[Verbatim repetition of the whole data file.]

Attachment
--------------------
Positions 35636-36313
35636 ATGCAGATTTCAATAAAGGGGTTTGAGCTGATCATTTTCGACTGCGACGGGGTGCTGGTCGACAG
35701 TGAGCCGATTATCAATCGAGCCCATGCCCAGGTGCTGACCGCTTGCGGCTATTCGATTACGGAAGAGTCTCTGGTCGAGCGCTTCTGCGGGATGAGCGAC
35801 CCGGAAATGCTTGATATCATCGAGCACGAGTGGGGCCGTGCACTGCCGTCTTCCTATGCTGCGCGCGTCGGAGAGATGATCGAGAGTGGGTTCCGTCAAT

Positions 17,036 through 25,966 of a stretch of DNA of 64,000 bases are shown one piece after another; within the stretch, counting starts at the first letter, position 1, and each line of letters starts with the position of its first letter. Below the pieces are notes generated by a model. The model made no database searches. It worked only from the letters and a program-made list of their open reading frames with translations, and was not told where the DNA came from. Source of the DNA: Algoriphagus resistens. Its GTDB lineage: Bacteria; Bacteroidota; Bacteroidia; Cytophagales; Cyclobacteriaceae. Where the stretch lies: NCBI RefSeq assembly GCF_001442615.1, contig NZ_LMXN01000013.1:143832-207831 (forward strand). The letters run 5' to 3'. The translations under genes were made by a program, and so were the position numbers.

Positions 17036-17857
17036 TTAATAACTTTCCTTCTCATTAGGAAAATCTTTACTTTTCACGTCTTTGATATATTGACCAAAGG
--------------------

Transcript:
Positions 35636-36313
35636 ATGCAGATTTCAATAAAGGGGTTTGAGCTGATCATTTTCGACTGCGACGGGGTGCTGGTCGACAG
35701 TGAGCCGATTATCAATCGAGCCCATGCCCAGGTGCTGACCGCTTGCGGCTATTCGATTACGGAAGAGTCTCTGGTCGAGCGCTTCTGCGGGATGAGCGAC
35801 CCGGAAATGCTTGATATCATCGAGCACGAGTGGGGCCGTGCACTGCCGTCTTCCTATGCTGCGCGCGTCGGAGAGATGATCGAGAGTGGGTTCCGTCAAT

Positions 17,036 through 25,966 of a stretch of DNA of 64,000 bases are shown one piece after another; within the stretch, counting starts at the first letter, position 1, and each line of letters starts with the position of its first letter. Below the pieces are notes generated by a model. The model made no database searches. It worked only from the letters and a program-made list of their open reading frames with translations, and was not told where the DNA came from. Source of the DNA: Algoriphagus resistens. Its GTDB lineage: Bacteria; Bacteroidota; Bacteroidia; Cytophagales; Cyclobacteriaceae. Where the stretch lies: NCBI RefSeq assembly GCF_001442615.1, contig NZ_LMXN01000013.1:143832-207831 (forward strand). The letters run 5' to 3'. The translations under genes were made by a program, and so were the position numbers.

Positions 17036-17857
17036 TTAATAACTTTCCTTCTCATTAGGAAAATCTTTACTTTTCACGTCTTTGATATATTGACCAAAGG